School of Babel (2014)

December 2nd, 2014
Author: Meredith Taylor


Dir.: Julie Bertucelli; Documentary; France 2014, 89 min.

Julie Bertucelli (SINCE OTTO LEFT) has filmed students at the special reception class of “La Grange aux Belles” Secondary School in Paris’ 10eme arrondissement for one year. All of the eleven to fifteen year olds have one common denominator: they come from four continents and have to learn French, before they are transferred into the normal school system.

Taught by Brigitte Cervoni (her last class, before she will exchange the care for 24 students to oversee 300 teachers in the Ministry of Education), the students bring not only the fears and traumas acquired in their homelands with them, they are isolated in France, because they speak French poorly. On top of it, adolescence is never easy, particularly when some of the students have to be the interpreters for their parents. Considering all this, clashes with teachers are relatively rare, most of the students see France as a stepping stone to a prosperous life – they try, with exceptions, much harder than English children in Secondary Schools, who on the whole, rely very much on their parents bailing them out with private tutors.

Rama, who comes from Senegal, is one of the exceptions. The young girl is lazy and unmotivated, even though she was beaten by male family members at home. Her older cousin, who is looking after her in Paris, tells her in front of Cervoni, that she will be send back home, if she is not more compliant. But at the end of the school year, Rama blames racism (unjustly) for her poor results.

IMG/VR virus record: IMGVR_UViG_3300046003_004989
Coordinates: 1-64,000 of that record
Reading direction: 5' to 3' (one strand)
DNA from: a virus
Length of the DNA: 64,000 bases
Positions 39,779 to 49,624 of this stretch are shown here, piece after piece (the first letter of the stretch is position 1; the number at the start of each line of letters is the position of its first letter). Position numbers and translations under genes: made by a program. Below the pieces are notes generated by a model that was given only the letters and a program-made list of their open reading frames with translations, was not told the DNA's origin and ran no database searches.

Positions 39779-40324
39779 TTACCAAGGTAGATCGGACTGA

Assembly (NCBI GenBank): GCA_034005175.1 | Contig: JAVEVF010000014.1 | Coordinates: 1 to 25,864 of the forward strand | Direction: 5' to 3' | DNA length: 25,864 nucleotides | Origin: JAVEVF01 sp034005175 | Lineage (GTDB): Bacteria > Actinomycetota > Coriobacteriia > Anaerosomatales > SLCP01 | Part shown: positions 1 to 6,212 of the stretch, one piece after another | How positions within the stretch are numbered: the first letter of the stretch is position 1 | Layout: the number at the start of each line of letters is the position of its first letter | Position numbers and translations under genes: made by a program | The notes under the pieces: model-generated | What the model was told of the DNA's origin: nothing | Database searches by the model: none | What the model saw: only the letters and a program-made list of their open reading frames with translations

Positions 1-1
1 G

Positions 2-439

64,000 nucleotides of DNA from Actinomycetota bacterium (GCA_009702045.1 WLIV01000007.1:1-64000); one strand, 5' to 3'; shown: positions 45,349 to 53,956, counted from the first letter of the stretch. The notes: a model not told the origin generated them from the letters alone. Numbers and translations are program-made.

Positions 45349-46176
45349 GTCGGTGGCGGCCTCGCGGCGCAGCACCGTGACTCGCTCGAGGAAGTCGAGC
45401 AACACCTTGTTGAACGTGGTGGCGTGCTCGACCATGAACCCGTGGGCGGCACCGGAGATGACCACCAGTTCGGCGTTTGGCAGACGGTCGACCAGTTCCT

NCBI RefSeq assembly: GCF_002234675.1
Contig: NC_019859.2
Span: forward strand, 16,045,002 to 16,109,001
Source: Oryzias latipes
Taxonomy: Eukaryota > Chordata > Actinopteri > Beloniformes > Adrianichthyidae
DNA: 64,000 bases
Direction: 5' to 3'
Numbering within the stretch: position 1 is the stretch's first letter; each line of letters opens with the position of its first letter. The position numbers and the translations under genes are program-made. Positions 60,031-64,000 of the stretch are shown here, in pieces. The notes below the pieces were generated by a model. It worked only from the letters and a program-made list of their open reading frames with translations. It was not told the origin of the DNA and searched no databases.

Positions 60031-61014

Religion and fear of the future plays a major part in the life of the students. They discuss their upbringing under different religions; one girl grew up in a home split between a Muslim father and a Christian mother. A young Serbian boy had to flee with his family, because Neo-Nazis persecuted them in his homeland. Overall, they question the usefulness of religion, even quoting the troubles in Ireland, where one of the boys suffered.

The class competed in a school film festival, and won second price at the Festival in Chartres. The unbridled joy showed is proof, what this medium can do for students having to express themselves in their second language. The last day at school is very emotionally charged, many of the students will move on into Secondary schools, others will remain. But together with their equally teary teacher, they can celebrate a first, giant step into integration. SCHOOL OF BABEL is informative and very moving, a testament to creative schooling.

On general release from 5 December 2014

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